I had a look at Knuth's The Art of Computer Programming, book 1. In chapter 1, section 1.2.2, exercise 25, he presents the following algorithm for calculating logarithm:
given $x\in[1,2)$, do the following:
L1: [Initialize] Set $y\leftarrow0$, $z\leftarrow x/2$, $k\leftarrow1$.
L2: [Test for end] If $x=1$, stop.
L3: [Compare] If $x-z<1$, go to L5.
L4: [Reduce values] Set $x\leftarrow x-z$, $z\leftarrow x/2^k$, $y\leftarrow y+\log_b(2^k/(2^k-1))$, and go to L2.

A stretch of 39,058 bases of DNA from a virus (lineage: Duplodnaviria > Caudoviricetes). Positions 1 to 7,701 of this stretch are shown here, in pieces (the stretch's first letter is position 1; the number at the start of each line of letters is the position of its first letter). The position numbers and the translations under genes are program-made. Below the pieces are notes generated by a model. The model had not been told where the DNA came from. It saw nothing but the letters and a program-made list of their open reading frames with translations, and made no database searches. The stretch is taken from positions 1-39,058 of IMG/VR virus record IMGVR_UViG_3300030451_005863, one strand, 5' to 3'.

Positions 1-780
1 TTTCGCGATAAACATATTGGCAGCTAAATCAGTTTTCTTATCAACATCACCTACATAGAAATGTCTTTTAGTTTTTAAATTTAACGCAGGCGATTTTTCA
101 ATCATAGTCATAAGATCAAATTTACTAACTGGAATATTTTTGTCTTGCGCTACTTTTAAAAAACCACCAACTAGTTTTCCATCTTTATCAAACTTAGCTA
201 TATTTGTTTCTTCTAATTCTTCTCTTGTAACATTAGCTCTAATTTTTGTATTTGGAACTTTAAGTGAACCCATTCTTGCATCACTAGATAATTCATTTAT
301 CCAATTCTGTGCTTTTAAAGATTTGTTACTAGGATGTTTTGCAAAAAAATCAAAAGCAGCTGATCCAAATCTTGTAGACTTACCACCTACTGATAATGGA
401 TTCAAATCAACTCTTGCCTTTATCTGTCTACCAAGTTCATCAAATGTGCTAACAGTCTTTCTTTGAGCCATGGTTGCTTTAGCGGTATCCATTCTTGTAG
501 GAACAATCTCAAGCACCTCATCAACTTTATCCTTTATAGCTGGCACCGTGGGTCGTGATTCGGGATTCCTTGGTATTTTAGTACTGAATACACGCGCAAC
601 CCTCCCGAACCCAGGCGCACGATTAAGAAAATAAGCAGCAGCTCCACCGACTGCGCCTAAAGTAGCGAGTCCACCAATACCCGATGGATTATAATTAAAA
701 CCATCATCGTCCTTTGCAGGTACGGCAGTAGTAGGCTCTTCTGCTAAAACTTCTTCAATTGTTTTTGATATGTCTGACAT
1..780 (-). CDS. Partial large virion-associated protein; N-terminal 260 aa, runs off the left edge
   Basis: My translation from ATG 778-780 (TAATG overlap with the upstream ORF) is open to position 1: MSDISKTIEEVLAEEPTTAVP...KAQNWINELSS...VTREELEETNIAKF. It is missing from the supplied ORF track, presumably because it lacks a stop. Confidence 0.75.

L5: [Shift] Set $z\leftarrow z/2$, $k\leftarrow k+1$, and go to L2.
(The algorithm needs an auxiliary table which stores $\log_b2$, $\log_b(4/3)$, and so on, to as many values as the precision of the computer.
Then Knuth concludes: this exercise is to explain why the above algorithm will terminate and why it computes an approximation of $y=\log_b x$.
Well, I see that it works, but I am not able to explain why...